“It’s different from the past,” said Hong Kong resident Keith Law. “Many people seem to act as if there’s nothing happening, including myself.”

After darkness fell, one person who lit a candle and two others who turned on their smartphone lights were quickly cordoned off by police and questioned outside the park. They were eventually released.

“My heart hasn’t died yet,” said one, former vigil-goer Edward Yeung.

Police said late Tuesday that they arrested four people ages 23 to 69. Among them was a 68-year-old woman detained on suspicion of sedition under the city’s new national security law. Police said she had chanted slogans in public. Local newspapers reported the woman was Wong, quoting unidentified sources.

Two others were accused of assaulting police officers and disorderly conduct in a public place. The remaining suspect was arrested for alleged common assault. Police didn’t identify them.

Authorities also said five other people suspected of “breaching public peace” were taken for further investigation, but all were later released.

Rows of electronic candles lit up the dozens of windows of the American consulate, and the British consulate posted an image on the social media platform X of a hand holding up a smartphone with its light on and the Roman numerals “VIIV,” a reference to June 4. Hong Kong is a former British colony.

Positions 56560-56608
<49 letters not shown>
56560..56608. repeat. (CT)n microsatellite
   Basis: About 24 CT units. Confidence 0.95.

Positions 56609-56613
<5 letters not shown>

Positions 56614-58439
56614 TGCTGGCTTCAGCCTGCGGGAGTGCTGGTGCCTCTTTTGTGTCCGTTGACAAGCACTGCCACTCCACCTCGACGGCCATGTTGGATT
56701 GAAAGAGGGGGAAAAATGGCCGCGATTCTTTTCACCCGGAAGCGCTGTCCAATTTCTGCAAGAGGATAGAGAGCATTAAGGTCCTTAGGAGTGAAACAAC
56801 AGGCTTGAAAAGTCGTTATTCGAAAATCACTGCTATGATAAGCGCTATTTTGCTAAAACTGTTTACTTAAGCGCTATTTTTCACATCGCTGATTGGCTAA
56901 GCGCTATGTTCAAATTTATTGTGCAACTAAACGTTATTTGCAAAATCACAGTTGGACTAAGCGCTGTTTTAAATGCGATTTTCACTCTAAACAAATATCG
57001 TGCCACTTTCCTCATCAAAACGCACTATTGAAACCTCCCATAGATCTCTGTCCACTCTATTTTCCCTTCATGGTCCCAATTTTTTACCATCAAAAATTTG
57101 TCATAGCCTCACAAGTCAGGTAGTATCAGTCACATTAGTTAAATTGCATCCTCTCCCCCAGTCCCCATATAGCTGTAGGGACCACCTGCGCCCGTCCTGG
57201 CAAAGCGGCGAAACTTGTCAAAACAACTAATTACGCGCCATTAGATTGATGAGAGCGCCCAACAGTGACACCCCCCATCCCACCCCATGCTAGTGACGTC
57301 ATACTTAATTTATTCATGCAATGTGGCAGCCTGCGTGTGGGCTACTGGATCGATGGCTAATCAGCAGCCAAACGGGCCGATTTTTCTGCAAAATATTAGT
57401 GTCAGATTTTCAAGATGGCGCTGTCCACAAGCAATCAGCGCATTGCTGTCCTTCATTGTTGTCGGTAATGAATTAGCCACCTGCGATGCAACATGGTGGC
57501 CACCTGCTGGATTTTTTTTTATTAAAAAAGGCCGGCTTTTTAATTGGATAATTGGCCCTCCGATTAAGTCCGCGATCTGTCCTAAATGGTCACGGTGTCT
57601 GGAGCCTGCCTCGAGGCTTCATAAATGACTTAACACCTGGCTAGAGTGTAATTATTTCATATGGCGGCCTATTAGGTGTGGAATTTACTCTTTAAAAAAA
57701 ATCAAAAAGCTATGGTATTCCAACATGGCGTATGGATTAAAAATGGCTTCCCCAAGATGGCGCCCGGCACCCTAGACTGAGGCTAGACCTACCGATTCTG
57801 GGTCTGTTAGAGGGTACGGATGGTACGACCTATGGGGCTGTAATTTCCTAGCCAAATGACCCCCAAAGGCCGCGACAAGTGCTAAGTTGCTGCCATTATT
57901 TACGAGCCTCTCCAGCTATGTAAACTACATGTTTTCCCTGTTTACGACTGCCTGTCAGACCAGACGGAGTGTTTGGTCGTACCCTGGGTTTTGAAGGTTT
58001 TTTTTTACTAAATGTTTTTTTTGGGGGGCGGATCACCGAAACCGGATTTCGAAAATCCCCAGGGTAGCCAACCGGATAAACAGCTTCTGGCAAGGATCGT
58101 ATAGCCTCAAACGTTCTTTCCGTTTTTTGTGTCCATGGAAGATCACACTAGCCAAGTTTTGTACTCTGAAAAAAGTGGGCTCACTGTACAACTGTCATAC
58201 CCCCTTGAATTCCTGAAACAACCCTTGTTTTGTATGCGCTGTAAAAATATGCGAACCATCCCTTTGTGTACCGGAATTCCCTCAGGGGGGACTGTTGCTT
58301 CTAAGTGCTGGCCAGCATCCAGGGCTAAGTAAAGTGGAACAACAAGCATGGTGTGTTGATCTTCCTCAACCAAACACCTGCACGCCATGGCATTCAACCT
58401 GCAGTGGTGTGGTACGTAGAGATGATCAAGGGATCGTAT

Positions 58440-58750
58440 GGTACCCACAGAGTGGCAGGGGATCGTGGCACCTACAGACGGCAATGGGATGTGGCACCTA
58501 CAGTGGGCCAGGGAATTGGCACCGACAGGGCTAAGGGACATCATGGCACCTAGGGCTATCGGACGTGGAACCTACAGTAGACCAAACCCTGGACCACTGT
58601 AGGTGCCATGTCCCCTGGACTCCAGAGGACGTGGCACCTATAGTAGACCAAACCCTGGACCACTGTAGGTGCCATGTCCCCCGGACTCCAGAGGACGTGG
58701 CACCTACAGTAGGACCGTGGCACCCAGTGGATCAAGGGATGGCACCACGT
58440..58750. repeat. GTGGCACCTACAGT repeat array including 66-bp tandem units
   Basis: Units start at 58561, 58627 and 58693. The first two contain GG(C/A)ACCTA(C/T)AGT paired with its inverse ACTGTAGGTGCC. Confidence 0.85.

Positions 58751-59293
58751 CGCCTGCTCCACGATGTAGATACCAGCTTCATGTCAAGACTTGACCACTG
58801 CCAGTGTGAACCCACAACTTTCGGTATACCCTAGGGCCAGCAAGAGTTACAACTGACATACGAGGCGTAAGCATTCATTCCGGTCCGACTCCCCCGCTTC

Some Hong Kong residents remembered the event privately, running 6.4 kilometers (4 miles) on Monday or sharing Tiananmen-related content on social media.

Hong Kong leader John Lee did not answer directly when asked Tuesday whether residents could still publicly mourn the crackdown.

“The threat to national security is real,” Lee said.

Commemorative events have grown overseas in response to the silencing of voices in Hong Kong.

More than 100 people, including U.S. lawmakers and former student leaders of the Tiananmen movement, gathered in Washington to light candles at the foot of a replica of the “Goddess of Democracy,” a statue of a woman holding a torch that was erected on the square during the 1989 protest.

“What has happened in China under the circumstances in the past 35 years has not been positive in terms of global democracy, in terms of human rights, in terms of promoting democratic freedoms,” said Rep. Nancy Pelosi, former House speaker and a longtime supporter of China’s pro-democracy movement.

U.S. Secretary of State Antony Blinken said in a statement that the United States stands in solidarity with those who continue the struggle for human rights and freedoms, adding that the sacrifice of the protesters 35 years ago would not be forgotten.

In London, about 300 people outside the Chinese Embassy remembered the dead by turning on the flashlights of their mobile phones in place of candles. Some protesters read out a long list of names of those who died in the crackdown, while others chanted “Free China” and “Free Hong Kong.”

In Taiwan, a self-governing democratic island that China claims as its territory, people laid flowers and put electronic candles on the numbers 8964 — representing June 4, 1989 — on a banner spread on the ground in Taipei, the capital.

“As long as other places can still protest, we must continue to protest,” resident Leo Chiang said.

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Leung reported from Hong Kong. Associated Press journalists Emily Wang Fujiyama in Beijing; Johnson Lai in Taipei, Taiwan; and Didi Tang in Washington, D.C., contributed.